# Lab 8: Midterm Review lab08.zip

Due by 11:59pm on Tuesday, March 16.

## Starter Files

Download lab08.zip. Inside the archive, you will find starter files for the questions in this lab, along with a copy of the Ok autograder.

## Submission

In order to facilitate midterm studying, solutions to this lab were released with the lab. We encourage you to try out the problems and struggle for a while before looking at the solutions! Note: You do not need to run `python ok --submit` to receive credit for this assignment.

# Required Questions

### Q1: All Questions Are Optional

The questions in this assignment are not graded, but they are highly recommended to help you prepare for the upcoming midterm. You will receive credit for this lab even if you do not complete these questions.

This question has no Ok tests.

# Suggested Questions

## Recursion and Tree Recursion

### Q2: Subsequences

A subsequence of a sequence `S` is a subset of elements from `S`, in the same order they appear in `S`. Consider the list `[1, 2, 3]`. Here are a few of it's subsequences `[]`, `[1, 3]`, `[2]`, and `[1, 2, 3]`.

Write a function that takes in a list and returns all possible subsequences of that list. The subsequences should be returned as a list of lists, where each nested list is a subsequence of the original input.

In order to accomplish this, you might first want to write a function `insert_into_all` that takes an item and a list of lists, adds the item to the beginning of each nested list, and returns the resulting list.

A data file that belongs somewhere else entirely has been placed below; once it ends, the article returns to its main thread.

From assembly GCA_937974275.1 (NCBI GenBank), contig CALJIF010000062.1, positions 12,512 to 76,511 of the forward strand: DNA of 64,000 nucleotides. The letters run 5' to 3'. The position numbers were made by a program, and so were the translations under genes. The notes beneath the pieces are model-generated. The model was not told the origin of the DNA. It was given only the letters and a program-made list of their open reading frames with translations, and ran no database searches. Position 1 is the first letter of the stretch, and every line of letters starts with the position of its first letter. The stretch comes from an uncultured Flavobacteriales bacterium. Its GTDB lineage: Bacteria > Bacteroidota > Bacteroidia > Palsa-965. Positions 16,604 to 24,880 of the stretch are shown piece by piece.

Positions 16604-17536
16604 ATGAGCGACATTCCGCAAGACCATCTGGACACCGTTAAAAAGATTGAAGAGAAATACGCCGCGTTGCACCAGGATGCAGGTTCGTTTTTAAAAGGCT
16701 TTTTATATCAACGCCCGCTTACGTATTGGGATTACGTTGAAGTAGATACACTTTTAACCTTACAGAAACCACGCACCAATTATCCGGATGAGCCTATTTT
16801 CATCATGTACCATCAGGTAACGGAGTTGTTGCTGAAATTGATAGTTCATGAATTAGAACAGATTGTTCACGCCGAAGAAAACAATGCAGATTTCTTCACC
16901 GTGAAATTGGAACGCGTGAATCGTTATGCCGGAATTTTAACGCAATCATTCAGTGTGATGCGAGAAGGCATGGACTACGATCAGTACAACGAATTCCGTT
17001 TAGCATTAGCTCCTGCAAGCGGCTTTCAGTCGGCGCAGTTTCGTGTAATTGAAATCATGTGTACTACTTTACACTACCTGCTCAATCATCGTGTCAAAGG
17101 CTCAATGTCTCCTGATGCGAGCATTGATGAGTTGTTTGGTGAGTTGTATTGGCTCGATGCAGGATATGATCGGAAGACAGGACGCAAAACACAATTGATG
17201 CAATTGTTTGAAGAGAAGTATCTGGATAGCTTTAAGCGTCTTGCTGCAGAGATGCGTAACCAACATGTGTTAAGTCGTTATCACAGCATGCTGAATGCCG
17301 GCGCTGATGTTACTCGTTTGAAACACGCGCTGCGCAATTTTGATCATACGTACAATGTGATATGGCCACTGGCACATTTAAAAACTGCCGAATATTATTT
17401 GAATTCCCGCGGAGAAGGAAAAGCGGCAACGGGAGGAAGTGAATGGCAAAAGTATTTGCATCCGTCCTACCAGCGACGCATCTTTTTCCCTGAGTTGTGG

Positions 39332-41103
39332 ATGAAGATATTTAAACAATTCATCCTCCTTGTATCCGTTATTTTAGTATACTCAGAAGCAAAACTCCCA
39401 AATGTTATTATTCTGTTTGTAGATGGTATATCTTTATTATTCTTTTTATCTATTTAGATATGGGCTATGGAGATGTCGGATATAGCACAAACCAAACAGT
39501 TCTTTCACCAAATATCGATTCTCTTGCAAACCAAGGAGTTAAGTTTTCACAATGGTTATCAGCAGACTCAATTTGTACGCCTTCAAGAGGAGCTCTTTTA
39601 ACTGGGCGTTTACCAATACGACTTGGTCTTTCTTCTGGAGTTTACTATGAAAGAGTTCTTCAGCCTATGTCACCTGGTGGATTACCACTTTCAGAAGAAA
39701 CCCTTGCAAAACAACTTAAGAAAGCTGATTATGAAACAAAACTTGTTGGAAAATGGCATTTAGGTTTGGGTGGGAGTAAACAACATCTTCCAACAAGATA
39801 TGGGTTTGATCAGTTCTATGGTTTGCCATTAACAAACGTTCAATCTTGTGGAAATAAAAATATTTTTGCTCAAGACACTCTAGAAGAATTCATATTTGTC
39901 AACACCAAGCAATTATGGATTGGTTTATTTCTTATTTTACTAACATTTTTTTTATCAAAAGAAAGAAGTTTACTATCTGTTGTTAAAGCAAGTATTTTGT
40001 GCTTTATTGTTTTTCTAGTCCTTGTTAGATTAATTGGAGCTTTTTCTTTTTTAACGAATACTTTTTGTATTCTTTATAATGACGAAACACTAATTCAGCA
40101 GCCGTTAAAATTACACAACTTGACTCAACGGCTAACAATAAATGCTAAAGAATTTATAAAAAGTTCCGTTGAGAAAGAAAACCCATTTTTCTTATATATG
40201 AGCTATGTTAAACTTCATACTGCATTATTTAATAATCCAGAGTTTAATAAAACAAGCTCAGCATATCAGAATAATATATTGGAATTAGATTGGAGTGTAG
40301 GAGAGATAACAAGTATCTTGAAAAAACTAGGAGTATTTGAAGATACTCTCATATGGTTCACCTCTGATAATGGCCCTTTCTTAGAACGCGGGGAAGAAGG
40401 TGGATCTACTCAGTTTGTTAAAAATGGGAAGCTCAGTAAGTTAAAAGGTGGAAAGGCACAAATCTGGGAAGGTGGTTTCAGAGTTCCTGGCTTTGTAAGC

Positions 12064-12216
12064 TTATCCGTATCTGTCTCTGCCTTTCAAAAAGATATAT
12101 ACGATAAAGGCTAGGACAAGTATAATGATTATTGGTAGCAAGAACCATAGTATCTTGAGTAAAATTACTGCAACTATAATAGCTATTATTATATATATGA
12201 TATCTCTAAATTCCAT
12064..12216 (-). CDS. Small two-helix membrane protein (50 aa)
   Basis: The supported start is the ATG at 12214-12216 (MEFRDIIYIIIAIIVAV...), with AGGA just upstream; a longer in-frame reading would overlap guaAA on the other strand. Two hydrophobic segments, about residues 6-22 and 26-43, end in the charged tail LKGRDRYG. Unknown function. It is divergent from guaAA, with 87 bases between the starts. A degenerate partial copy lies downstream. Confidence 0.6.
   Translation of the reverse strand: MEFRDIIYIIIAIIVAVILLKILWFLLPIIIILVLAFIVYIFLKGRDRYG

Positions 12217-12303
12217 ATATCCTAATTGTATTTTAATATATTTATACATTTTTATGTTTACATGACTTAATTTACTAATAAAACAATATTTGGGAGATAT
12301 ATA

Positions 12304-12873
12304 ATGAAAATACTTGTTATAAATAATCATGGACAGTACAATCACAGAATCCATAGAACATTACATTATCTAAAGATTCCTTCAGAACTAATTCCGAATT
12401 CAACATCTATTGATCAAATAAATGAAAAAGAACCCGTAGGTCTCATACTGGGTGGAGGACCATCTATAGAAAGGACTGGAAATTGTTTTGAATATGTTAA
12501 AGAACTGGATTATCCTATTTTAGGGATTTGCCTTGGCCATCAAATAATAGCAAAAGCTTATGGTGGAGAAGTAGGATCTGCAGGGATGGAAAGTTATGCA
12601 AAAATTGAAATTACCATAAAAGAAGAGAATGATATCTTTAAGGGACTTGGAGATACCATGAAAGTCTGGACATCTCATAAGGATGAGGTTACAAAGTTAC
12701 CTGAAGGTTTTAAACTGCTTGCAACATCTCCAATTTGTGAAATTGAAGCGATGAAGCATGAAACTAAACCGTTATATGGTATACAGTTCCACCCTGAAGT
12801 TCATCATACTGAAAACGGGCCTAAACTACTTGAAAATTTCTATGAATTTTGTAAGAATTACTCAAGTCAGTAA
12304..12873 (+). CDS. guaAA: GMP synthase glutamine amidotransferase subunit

``````def insert_into_all(item, nested_list):
"""Return a new list consisting of all the lists in nested_list,
but with item added to the front of each. You can assuming that
nested_list is a list of lists.

>>> nl = [[], [1, 2], [3]]
>>> insert_into_all(0, nl)
[[0], [0, 1, 2], [0, 3]]
"""

def subseqs(s):
"""Return a nested list (a list of lists) of all subsequences of S.
The subsequences can appear in any order. You can assume S is a list.

>>> seqs = subseqs([1, 2, 3])
>>> sorted(seqs)
[[], [1], [1, 2], [1, 2, 3], [1, 3], [2], [2, 3], [3]]
>>> subseqs([])
[[]]
"""
if ________________:
________________
else:
________________
________________
``````

Use Ok to test your code:

``python3 ok -q subseqs``

### Q3: Non-Decreasing Subsequences

Just like the last question, we want to write a function that takes a list and returns a list of lists, where each individual list is a subsequence of the original input.

This time we have another condition: we only want the subsequences for which consecutive elements are nondecreasing. For example, `[1, 3, 2]` is a subsequence of `[1, 3, 2, 4]`, but since 2 < 3, this subsequence would not be included in our result.

Fill in the blanks to complete the implementation of the `inc_subseqs` function. You may assume that the input list contains no negative elements.

You may use the provided helper function `insert_into_all`, which takes in an `item` and a list of lists and inserts the `item` to the front of each list.

``````def non_decrease_subseqs(s):
"""Assuming that S is a list, return a nested list of all subsequences
of S (a list of lists) for which the elements of the subsequence
are strictly nondecreasing. The subsequences can appear in any order.

>>> seqs = non_decrease_subseqs([1, 3, 2])